It’s time for administrators/educators in the USA to more widely accept innovative methods of teaching. I strongly urge them to put greater emphasis on results for individual students rather than moving the herd across the range of the K-12 landscape. Everyone should be monitored and tested each step of the way to ensure they are getting the material to the point of being able to use it. They should be able to work at their own pace and not be pressured to move on to the next section before they fully understand the section at hand. Regimenting grades and mass movement through the system is unnecessary and counter-productive.
A survey of the highest performing educational systems in the world reveals some interesting developments. The Singapore government created the Education Technology Office. Its purpose is to come up with new technologies that can be used in the classroom. These include educational apps and online learning platforms. They have also put time, money and effort into developing new instructional methods, such as 21st century learning, emphasizing problem-solving and critical thinking skills.
College is overrated and there is a trend away from getting degrees because they don’t offer the odds of success in life they once did. There needs to be greater emphasis on vocational training in public schools to put students on a path to a productive occupation that truly interests them. Vocational training on an ever-widening scope as the world changes would be a solid step toward providing a more meaningful and fulfilling education.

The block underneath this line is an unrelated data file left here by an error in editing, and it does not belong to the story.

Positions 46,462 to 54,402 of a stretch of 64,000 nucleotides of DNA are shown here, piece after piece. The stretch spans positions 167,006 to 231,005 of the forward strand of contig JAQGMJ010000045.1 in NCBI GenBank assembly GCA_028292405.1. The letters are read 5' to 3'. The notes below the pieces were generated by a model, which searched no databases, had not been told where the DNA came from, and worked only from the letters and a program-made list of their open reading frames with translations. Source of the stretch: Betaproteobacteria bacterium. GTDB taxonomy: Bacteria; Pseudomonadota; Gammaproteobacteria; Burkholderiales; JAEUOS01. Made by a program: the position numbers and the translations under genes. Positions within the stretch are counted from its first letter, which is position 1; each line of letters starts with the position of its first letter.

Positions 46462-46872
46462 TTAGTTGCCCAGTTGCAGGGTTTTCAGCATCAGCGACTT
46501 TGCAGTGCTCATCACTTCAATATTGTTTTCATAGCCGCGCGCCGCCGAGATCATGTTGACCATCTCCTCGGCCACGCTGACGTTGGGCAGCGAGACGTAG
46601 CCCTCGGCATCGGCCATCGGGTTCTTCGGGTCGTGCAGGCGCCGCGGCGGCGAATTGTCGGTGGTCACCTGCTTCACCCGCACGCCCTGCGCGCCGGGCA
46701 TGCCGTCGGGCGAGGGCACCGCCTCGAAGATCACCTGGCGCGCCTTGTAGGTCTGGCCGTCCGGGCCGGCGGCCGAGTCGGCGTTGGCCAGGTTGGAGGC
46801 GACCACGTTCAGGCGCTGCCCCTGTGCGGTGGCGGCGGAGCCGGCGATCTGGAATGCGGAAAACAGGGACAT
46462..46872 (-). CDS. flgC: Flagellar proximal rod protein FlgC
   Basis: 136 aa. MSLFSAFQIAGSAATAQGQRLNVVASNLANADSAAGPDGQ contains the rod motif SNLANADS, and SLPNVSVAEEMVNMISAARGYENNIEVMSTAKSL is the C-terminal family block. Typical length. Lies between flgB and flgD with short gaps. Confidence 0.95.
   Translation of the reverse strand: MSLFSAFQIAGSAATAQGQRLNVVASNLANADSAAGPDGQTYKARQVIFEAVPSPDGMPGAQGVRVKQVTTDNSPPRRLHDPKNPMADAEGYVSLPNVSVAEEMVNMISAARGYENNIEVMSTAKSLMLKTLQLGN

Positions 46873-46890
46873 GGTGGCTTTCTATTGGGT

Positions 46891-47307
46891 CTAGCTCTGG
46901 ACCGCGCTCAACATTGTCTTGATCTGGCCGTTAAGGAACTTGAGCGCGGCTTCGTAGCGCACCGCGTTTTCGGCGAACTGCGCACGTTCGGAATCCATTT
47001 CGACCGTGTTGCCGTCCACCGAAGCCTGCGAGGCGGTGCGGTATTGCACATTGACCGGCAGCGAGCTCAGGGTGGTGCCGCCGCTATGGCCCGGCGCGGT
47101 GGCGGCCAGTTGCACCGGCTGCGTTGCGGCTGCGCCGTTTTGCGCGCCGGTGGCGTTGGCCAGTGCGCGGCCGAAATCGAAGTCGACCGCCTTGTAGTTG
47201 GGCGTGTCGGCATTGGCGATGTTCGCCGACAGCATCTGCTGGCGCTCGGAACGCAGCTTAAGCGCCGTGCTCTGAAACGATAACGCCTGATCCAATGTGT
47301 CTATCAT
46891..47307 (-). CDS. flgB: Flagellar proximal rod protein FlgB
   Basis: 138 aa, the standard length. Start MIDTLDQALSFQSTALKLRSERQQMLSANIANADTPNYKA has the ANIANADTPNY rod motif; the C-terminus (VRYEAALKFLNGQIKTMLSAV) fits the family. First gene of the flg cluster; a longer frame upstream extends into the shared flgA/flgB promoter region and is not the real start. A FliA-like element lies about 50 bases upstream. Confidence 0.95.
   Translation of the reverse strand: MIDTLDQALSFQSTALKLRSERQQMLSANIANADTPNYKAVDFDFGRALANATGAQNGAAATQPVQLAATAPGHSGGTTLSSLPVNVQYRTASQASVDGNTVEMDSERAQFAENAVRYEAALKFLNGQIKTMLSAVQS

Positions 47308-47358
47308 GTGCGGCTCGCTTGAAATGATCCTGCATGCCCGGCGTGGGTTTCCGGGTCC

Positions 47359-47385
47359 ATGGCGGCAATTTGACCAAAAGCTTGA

The German education system is one to aspire to when it comes to preparing students for the world of work. Students are taught how to be efficient and productive workers. They are given the opportunity to get work experience by being placed in internships and actual jobs. When they graduate, they are very employable.
Turning it Around
Much more could be written about this subject. The problems with the education system in the United States are complex and wide-ranging. I’ve scratched the surface here, but it’s clear there is hope. If educators, parents and community leaders will open their minds to change and solutions, there are models for success accessible to this great country. Differences can be resolved. Caring communication is where it all starts.